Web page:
William G. and Sarah E. Harris Forsythe moved into their stunning newly-built home at 5621 Beechwood Avenue in early September of 1911.  Designed with both Tudor and Arts and Crafts influences, the residence was the first to be erected between Audubon Road and Burgess Avenue. Although not confirmed, Charles Byfield was likely the architect of the house. He designed a similar residence in northern Indianapolis.

The large residence with its spacious rooms, hardwood floors, beamed ceilings, a gorgeous staircase, and a substantial fireplace, must have seemed like a dream to the Forsythes. Mr. Forsythe worked as a railway mail clerk and Mrs. Forsythe stayed at home to tend to the couple's three children, Helen, Marjorie, and William, Jr. Mr. Forsythe should not be confused with the artist William Forsyth, who lived at East Washington Street and Emerson Avenue.

To celebrate their fifteenth wedding anniversary in December of 1911, the Forsythes invited many friends over to play "500."  They had to set up ten tables for the event. The couple decorated the rooms with holly and trimmed the fireplace with branches of the Christmas Berry. They received several gifts that night, but one was very special. Howard Chandler Christy, a prominent artist and cousin to Mr. Forsythe, sent a beautiful piece of crystal. The artist would later go on to paint portraits of Presidents and other important world leaders.

The Forsythe children had a beautiful space in which to play as the house, during their tenure, sat on a large lot with no immediate neighbors. Across the street and to the west, they could see the older homes nearby along Burgess Avenue. Helen, the oldest child, graduated from Shortridge High School while living in the house. Her marriage to Clarence Volz on November 10, 1917, made the society pages of the local Indianapolis newspapers.

The wedding surely must have been one of the prettiest in the city. The couple decided that there could be no more of a finer location in which to be married than in the gorgeous Forsythe home. As the guests took their seats in the living room, Mrs. Marie Dawson Morrell played beautiful pieces on her violin while Mrs. Franc Willhite Webber strummed the harp. Mr. Forsythe walked his beautiful daughter to an altar near the fireplace. As it was in November, the family filled with the rooms "countless" chrysanthemums. In front of the fireplace, a florist placed tall ferns and pretty vines over lattice work. The future Mrs. Volz wore a beautiful white satin gown with a satin bodice and a long train draped from her shoulders. Her veil was arranged with pearls and she held a bouquet of lily of the valleys. The Reverend Lewis Brown of St. Paul's Episcopal Church administered the vows. After their wedding, the newlyweds honeymooned in Chicago. Their time together, however, would have to wait as World War One raged in Europe. Mr. Volz departed for France shortly after their lovely evening on Beechwood Avenue. Helen Volz lived with her parents in the Beechwood house until his return.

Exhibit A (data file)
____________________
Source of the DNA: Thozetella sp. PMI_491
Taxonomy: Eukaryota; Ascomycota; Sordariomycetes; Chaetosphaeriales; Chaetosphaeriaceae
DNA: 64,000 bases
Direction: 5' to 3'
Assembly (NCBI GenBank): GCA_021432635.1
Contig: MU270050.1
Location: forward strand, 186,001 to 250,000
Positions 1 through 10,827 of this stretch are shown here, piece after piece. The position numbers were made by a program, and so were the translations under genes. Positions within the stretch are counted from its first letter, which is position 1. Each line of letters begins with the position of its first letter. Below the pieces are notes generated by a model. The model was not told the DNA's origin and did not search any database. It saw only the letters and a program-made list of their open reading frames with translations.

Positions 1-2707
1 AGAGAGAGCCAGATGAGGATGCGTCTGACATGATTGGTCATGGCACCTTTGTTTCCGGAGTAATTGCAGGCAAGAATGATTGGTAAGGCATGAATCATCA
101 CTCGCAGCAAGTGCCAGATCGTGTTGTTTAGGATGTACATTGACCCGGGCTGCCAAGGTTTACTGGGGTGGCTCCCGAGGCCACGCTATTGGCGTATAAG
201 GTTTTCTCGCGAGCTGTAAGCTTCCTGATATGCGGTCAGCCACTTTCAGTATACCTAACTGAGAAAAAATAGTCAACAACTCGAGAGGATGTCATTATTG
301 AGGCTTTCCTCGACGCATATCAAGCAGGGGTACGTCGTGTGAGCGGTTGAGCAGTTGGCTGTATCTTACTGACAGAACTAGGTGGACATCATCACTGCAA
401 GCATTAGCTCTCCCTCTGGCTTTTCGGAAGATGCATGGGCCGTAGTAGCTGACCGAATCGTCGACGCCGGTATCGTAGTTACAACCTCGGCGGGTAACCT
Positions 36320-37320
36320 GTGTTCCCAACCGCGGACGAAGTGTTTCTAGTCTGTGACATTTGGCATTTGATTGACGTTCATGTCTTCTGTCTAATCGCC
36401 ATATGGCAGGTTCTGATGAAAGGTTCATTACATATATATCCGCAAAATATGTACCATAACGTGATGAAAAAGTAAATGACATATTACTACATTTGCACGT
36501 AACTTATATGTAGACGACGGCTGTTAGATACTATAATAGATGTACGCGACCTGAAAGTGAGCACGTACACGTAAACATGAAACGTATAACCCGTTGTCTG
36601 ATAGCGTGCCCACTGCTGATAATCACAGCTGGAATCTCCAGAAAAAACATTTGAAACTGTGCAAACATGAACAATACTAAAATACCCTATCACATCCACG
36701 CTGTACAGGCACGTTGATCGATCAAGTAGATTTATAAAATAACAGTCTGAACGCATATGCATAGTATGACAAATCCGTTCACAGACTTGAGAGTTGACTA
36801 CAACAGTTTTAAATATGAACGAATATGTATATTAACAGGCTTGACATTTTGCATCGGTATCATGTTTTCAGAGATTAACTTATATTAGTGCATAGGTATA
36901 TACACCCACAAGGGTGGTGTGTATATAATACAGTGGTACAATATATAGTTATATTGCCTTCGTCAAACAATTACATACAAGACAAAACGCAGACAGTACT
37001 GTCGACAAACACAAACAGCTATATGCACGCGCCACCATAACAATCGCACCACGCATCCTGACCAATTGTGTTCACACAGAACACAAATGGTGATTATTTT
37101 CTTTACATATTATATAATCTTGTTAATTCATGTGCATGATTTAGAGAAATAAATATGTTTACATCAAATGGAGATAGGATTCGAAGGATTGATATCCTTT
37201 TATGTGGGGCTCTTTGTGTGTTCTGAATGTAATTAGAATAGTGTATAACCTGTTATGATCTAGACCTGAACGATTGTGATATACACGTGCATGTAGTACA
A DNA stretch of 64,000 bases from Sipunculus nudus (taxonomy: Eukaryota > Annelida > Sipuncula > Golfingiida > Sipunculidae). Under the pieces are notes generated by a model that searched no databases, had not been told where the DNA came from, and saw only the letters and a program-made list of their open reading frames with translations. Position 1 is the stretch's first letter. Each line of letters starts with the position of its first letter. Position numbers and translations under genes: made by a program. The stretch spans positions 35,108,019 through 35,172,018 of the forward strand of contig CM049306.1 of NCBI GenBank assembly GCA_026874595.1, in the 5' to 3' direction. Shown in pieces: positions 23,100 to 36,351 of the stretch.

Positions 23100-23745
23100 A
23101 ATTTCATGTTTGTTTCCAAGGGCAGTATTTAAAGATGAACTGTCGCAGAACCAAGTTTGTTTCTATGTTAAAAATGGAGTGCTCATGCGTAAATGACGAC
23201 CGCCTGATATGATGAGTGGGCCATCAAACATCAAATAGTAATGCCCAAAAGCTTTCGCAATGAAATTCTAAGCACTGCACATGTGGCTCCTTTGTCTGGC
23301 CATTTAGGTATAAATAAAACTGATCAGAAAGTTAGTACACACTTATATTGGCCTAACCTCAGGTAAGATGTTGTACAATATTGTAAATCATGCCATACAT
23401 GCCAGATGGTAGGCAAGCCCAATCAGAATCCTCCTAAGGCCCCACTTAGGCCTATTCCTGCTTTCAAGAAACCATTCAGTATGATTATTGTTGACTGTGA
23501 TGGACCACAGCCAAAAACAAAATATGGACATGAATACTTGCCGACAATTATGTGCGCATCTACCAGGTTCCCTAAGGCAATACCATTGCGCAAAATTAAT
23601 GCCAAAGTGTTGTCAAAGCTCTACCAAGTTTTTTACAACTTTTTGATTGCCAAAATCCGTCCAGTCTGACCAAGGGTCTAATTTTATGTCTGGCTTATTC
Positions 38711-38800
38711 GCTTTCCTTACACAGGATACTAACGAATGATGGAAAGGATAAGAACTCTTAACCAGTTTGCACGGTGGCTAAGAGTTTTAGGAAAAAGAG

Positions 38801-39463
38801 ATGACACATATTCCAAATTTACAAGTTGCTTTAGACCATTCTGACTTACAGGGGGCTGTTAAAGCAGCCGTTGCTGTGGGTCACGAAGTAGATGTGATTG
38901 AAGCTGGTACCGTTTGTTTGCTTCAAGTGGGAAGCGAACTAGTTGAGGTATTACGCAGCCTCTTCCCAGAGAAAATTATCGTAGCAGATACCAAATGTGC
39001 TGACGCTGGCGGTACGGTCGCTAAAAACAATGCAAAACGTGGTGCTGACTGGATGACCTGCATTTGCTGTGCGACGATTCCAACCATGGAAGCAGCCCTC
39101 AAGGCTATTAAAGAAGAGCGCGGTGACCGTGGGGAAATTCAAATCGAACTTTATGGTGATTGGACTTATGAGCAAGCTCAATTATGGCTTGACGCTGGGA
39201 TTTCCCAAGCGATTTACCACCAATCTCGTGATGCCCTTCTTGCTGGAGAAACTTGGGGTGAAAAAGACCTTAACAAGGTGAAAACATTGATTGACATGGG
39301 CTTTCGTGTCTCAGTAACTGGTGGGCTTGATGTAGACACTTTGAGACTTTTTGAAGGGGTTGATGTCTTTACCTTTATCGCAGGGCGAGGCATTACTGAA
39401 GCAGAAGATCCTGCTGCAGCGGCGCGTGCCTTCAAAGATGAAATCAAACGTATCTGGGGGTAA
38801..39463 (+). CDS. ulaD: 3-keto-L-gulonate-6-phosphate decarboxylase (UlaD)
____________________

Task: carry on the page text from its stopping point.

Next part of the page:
The Forsythes resided in the home for eight years before moving to a smaller place on Oak Avenue in 1919. The family continued to dwell in Irvington for many more decades. To see more historic photographs of this house click on the "Forsythe Family" link below.

5621 Beechwood Avenue on March 4, 2019 (photo by Bill Gulde)

The Forsythe family was the first to call 5621 Beechwood Avenue "home." They moved into the house in early September in 1911.  This photo was likely taken in 1912. (photo courtesy of Nancy Allen and Charlotte Whitt)

Sarah Harris Forsythe, the matriarch of the family, posed for this photo next to her home at 5621 Beechwood Avenue in 1915. (Photo courtesy of Nancy Allen and Charlotte Whitt)

William Grant Forsythe of Zanesville, Ohio posed for this photo on November 7, 1898. He later became a railway clerk and married Sarah Harris. The couple moved into 5621 Beechwood Avenue in 1911. (Photo courtesy of Nancy Allen and Charlotte Whitt) 

Sarah Harris Forsythe stood on her drive  at 5621 Beechwood Avenue likely in 1914. Behind her, you can see the tall Queen Ann styled home at 336 Burgess Avenue. (Image courtesy of Nancy Allen and Charlotte Whitt)

Sarah Harris Forsythe posed with her children, Helen, Bill, and Marjorie 1909. Two years later, they moved into 5621 Beechwood Avenue. (Image courtesy of Nancy Allen and Charlotte Whitt)

Marjorie and Bill Forsythe posed on the front porch stoop at 5621 Beechwood Avenue in 1913. (Image courtesy of Nancy Allen and Charlotte Whitt)